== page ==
For he bore the sin of many,
    and made intercession for the transgressors.

 
Three times God beckons all who will hear, “Come.” Three times he entreats, “Listen.” He pours three promises for the thirsty: an everlasting covenant, a benevolent king, and finally himself (verses 3–5). And he compares this true satisfaction of soul he offers to the substance and sweetness of three beverages: water, milk, and wine.
Water for Life
First, God offers water, to quench the thirst of body and soul. “Come, everyone who thirsts, come to the waters.” He appeals to those with the most basic of human needs unmet, those dying from dehydration, to come receive the refreshment for which they pant.
For those wasting away of thirst in the desert, all they can think of is water. And so God’s offer begins with the most essential need: life. His water revives the faint. His water restores the weary. The good shepherd “leads me beside still waters. He restores my soul” (Psalm 23:2–3). This implies he restores both the body and the spirit that animates the body. (This is based upon my own opinion of the correct definition of this word “soul” which is certainly debated.)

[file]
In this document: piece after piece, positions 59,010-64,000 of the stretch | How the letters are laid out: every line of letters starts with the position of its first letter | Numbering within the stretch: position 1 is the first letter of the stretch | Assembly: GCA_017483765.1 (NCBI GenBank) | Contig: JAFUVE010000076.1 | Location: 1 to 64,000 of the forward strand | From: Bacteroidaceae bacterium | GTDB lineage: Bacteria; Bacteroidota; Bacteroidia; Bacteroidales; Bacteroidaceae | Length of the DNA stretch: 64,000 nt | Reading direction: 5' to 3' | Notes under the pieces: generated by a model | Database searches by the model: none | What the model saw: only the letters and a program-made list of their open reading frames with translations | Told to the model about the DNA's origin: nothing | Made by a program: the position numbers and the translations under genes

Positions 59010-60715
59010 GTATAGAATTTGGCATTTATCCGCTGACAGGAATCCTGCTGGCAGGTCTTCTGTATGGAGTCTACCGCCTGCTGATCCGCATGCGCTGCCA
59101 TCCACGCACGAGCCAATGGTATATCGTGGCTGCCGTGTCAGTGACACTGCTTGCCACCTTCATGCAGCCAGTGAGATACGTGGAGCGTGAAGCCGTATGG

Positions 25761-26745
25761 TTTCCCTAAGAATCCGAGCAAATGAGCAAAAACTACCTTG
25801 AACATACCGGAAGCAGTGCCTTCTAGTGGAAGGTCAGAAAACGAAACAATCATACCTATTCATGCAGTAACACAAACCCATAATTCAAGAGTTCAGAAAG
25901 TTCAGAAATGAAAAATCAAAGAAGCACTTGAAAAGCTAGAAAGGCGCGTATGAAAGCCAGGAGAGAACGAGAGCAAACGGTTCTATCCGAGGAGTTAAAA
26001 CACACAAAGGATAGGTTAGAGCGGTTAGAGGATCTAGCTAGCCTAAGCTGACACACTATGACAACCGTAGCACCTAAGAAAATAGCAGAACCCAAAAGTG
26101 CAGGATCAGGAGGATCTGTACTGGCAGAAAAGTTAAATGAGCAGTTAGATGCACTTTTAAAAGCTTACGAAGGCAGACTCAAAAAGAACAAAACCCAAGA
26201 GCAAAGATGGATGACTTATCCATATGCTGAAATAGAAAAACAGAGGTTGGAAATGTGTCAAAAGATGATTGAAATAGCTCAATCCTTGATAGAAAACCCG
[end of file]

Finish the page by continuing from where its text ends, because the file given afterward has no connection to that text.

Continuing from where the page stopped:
When God’s long-awaited Servant arrives on the scene, he will announce that the water he gives is “living water.” Not only will he quench our body’s thirst in the moment, but “whoever drinks of the water that I will give him will never be thirsty again and thus the soul is also satisfied. The water that I will give him will become in him a spring of water welling up to eternal life” (John 4:14). [Women are also included in this form of English usage.] Milk for Strength
But our Lord and God not only offers life and refreshment. He will provide nourishment and strength to carry on doing His good work. We feed babies an endless diet of milk to help them grow, to give them the nutrients needed to develop and be healthy and stable.

A hungry newborn may try to latch onto anything close enough to its mouth. In Christ, God offers to gratify the appetite for such growth and goodness. 1 Peter 2:2-3 New International Version (NIV)